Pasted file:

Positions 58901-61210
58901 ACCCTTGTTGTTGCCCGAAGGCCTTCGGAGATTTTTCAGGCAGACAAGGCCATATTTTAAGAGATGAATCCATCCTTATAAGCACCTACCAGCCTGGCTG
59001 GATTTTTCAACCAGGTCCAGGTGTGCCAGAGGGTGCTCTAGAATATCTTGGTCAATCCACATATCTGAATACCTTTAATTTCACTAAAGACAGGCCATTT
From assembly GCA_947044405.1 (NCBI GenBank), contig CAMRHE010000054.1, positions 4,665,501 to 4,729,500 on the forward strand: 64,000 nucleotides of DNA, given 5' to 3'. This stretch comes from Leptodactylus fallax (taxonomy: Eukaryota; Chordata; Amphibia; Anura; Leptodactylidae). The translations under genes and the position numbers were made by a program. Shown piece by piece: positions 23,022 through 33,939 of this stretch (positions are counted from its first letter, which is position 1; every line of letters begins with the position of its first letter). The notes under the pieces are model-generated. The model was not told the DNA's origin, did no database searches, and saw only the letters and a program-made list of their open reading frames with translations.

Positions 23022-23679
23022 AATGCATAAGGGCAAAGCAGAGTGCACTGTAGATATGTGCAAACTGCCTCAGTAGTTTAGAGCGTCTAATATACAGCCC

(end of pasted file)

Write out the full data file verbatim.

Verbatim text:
Positions 58901-61210
58901 ACCCTTGTTGTTGCCCGAAGGCCTTCGGAGATTTTTCAGGCAGACAAGGCCATATTTTAAGAGATGAATCCATCCTTATAAGCACCTACCAGCCTGGCTG
59001 GATTTTTCAACCAGGTCCAGGTGTGCCAGAGGGTGCTCTAGAATATCTTGGTCAATCCACATATCTGAATACCTTTAATTTCACTAAAGACAGGCCATTT
From assembly GCA_947044405.1 (NCBI GenBank), contig CAMRHE010000054.1, positions 4,665,501 to 4,729,500 on the forward strand: 64,000 nucleotides of DNA, given 5' to 3'. This stretch comes from Leptodactylus fallax (taxonomy: Eukaryota; Chordata; Amphibia; Anura; Leptodactylidae). The translations under genes and the position numbers were made by a program. Shown piece by piece: positions 23,022 through 33,939 of this stretch (positions are counted from its first letter, which is position 1; every line of letters begins with the position of its first letter). The notes under the pieces are model-generated. The model was not told the DNA's origin, did no database searches, and saw only the letters and a program-made list of their open reading frames with translations.

Positions 23022-23679
23022 AATGCATAAGGGCAAAGCAGAGTGCACTGTAGATATGTGCAAACTGCCTCAGTAGTTTAGAGCGTCTAATATACAGCCC